5 Levels of Mastery
Art Smalley, author of Creating Level Pull, recalls asking his mentor at Toyota in Japan how long it would take to complete his basic education of TPS on the machining lines at the Kamigo plant. His mentor estimated about seven years. "I asked him how long it took him to really understand TPS and he replied about seven years," Smalley recalled. "I asked how long it took to get really good at it and he thought that he was proficient at all the tasks required of him as an engineer and a manager in about 20 years. To explain his sensei's answer, Smalley outlines the "five levels of mastery" framework that was frequently touted inside Toyota. The levels are: (1) To know of or to have heard the concepts; (2) To know and really understand the concepts; (3) To be able to do them on your own very well; (4) To do them continuously very well over time and show improvement; (5) To be able to do and to teach it well to others.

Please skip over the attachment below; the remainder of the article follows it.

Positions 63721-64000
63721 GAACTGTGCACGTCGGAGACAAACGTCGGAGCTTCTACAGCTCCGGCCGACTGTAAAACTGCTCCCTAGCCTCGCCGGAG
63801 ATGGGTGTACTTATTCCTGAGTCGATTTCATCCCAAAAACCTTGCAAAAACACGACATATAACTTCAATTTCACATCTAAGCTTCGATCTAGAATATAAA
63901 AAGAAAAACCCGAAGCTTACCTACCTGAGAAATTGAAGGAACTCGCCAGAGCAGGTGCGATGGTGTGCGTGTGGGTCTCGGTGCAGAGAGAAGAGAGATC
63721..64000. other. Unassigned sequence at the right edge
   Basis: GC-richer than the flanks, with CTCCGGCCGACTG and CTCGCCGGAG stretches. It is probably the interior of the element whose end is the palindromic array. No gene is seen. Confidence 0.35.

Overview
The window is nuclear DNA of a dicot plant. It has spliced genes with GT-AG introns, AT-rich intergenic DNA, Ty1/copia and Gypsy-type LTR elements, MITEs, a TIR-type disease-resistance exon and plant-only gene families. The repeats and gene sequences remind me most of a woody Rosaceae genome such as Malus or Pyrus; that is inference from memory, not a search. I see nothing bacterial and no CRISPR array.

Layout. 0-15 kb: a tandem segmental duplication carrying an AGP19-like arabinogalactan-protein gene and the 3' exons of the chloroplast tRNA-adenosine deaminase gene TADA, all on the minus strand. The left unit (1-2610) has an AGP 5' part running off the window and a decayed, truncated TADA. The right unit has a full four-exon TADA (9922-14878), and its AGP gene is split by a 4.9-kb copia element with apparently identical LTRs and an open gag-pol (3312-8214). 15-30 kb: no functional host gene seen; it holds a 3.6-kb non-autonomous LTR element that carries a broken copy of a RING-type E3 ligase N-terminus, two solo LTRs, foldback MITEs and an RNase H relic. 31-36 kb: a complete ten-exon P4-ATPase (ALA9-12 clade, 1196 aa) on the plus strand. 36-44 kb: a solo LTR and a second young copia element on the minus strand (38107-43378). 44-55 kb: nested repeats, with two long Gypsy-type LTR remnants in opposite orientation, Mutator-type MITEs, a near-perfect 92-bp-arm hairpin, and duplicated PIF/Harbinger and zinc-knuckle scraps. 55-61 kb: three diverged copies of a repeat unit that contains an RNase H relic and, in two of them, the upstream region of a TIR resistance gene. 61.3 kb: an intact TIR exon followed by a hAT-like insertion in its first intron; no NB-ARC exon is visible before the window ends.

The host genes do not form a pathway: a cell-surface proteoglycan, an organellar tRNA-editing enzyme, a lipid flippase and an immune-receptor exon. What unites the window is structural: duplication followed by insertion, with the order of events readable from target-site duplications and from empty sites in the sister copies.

From Troubleshooting a Leaky Toilet Flapper to Innovating the Internet, a Comprehensive Problem-Solving Framework
Arriving at his hotel after midnight, author and business consultant Art Smalley just wanted to get some sleep before his keynote presentation later that day. But Smalley, whose latest book on #lean management is "Four Types of Problems," first had to solve a problem.
Change Your “Pet” Problem Solving Method
Got problems with your problem-solving method? This interview by LEI's Chet Marchwinski with Four Types of Problems author Art Smalley shares advice on how you can "change your 'pet' problem-solving method."
Standardize Your Problem-Solving Approach? Why One Size Does Not Fit All
Lean management practitioners know what a powerful tool standardization is for continuously improving processes. Without standards, there can be no improvement as the old saying goes. Yet as LEI faculty member and author Art Smalley points out this does not only mean one rigid way of doing things such as standardizing your problem-solving approach on only a single methodology like six sigma or 8D or a specific technique like 5 Why?